Keywords: Organic Processed Food, Willingness to Pay Estimation, Country of Origins, Brand Preferences, Consumer/Household Economics, Demand and Price Analysis, Marketing,
    Date: 2011–07
  10. By: Park, Timothy A.; Mishra, Ashok K.; Wozniak, Shawn J.
    Abstract: In the era of a global economy, farmers face increasing pressure in developing a portfolio of various marketing channels. However, the literature on direct marketing strategies has mainly focused on consumers. Using farm-level data this study investigates factors associated with the choice of three direct marketing strategies. We apply a selectivity based approach for the multinomial logit model to assess the relationship between the choice of direct sales marketing strategy on the financial performance of the business. Findings from this study suggest that obtaining an Internet connection and accessing the Internet for farm commerce increases the likelihood of using intermediated marketing outlets. Using the Internet for farm commerce and operating diversified farms (more enterprises) is associated with increases in the likelihood that the farmer relies on direct to consumer marketing outlets. The gender of the operator, the portfolio of input acquisition and management practices, and participation in Federal, State, or local farm program payments is positively associated with total farm sales in all three direct marketing strategies. Finally, an accurate evaluation of the projected earnings from the direct-to-consumer marketing outlet must account for selectivity effects.
    Keywords: direct marketing outlets, multinomial logit, farm sales, selectivity correction, Agribusiness, Agricultural Finance, Farm Management, Production Economics,
    Date: 2011
  11. By: Dentoni, Domenico; Tonsor, Glynn T.; Calantone, Roger; Peterson, H. Christopher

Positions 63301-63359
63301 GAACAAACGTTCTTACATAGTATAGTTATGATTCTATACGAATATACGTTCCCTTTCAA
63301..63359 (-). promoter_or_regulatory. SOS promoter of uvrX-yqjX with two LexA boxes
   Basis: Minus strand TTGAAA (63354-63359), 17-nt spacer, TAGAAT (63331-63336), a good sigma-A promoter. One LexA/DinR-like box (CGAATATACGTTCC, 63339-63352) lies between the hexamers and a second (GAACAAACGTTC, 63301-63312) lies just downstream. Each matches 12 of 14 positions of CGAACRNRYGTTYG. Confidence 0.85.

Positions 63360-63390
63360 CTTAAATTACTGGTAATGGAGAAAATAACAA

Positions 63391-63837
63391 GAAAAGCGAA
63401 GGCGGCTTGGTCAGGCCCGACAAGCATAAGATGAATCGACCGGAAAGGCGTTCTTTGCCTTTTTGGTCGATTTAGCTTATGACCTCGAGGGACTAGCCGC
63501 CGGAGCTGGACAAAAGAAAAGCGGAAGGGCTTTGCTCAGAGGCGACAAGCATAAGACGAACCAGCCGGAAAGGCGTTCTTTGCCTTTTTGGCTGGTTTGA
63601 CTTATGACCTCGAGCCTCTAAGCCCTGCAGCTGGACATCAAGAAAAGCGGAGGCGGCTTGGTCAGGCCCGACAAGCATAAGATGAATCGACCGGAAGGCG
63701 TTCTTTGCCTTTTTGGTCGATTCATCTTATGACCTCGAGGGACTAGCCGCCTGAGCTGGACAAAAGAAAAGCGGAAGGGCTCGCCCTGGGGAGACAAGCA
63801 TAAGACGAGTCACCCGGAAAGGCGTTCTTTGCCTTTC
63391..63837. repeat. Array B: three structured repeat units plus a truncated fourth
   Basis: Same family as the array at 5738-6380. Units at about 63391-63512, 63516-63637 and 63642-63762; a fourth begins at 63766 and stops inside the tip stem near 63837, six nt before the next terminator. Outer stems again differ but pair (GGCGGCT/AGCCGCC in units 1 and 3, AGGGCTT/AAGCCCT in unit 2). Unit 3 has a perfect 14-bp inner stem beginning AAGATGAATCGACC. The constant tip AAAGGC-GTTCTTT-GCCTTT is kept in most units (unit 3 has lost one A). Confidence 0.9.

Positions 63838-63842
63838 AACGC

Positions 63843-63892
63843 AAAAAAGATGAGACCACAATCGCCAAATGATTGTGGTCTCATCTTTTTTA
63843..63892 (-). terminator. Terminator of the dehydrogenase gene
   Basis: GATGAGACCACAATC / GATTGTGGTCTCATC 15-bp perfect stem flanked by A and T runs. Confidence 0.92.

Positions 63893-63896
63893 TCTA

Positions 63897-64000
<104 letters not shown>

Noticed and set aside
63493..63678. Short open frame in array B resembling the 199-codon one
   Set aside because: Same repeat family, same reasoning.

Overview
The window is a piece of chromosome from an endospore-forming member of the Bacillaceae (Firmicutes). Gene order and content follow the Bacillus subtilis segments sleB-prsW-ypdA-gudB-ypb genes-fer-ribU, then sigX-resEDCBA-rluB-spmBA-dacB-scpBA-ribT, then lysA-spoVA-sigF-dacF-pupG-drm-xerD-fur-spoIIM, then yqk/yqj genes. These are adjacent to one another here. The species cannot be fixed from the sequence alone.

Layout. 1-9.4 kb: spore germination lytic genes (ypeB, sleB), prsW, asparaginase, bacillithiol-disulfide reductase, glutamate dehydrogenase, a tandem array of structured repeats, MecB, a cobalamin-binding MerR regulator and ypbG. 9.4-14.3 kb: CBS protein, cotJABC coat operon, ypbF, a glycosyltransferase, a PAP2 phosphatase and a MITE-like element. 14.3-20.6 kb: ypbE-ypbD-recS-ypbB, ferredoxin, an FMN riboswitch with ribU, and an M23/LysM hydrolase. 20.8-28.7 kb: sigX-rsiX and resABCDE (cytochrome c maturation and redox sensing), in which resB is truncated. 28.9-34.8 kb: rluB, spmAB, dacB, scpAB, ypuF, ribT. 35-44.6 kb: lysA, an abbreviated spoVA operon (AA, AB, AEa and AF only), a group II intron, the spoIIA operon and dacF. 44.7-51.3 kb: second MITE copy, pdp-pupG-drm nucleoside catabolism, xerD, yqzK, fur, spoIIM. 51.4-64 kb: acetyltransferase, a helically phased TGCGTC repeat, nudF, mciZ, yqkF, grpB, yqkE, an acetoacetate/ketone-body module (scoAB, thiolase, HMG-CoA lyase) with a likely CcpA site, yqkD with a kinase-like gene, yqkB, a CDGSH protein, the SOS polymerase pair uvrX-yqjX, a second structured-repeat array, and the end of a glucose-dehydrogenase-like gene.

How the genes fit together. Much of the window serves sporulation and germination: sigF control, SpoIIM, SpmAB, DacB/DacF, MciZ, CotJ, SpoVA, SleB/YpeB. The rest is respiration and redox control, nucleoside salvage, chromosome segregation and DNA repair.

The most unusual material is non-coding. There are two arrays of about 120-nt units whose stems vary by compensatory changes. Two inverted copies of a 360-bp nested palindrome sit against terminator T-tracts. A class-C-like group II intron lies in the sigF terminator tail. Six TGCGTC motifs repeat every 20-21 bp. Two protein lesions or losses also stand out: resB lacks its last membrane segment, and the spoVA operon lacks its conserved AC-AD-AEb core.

Abstract: Labels, certifications and endorsements signaling the quality of food have an impact on the purchasing choices of multiple segments of US consumers. At the same time, not much is known about the relationships between the sources providing information through these quality signals and consumer choices. In this paper, we explore 1) whether the credibility of an information source has an impact on US consumersâ beef brand choices; 2) which labels, certifications and endorsements are chosen by US consumers among a range of eight brands with pre-selected sources of information; 3) which consumer segments have different perceptions on information sources and beef brand choices. Data are collected through an on-line survey on a representative sample of 460 US consumers and analyzed through structural equation modeling. The results show that credibility - although it has a positive impact on consumersâ brand choice - is a complex concept which needs to be dissected in more specific variables, namely perceived knowledgeability, perceived absence of vested interests, perceived absence of mistakes in the past and trust. In particular, perceived knowledgeability and perceived absence of vested interests of the information source are inversely proportional.
    Keywords: Credibility, Consumer Choice, Beef, Food Brands, Structural Equation Modeling., Agribusiness, Agricultural and Food Policy, Consumer/Household Economics, Food Consumption/Nutrition/Food Safety, Marketing,
    Date: 2011–07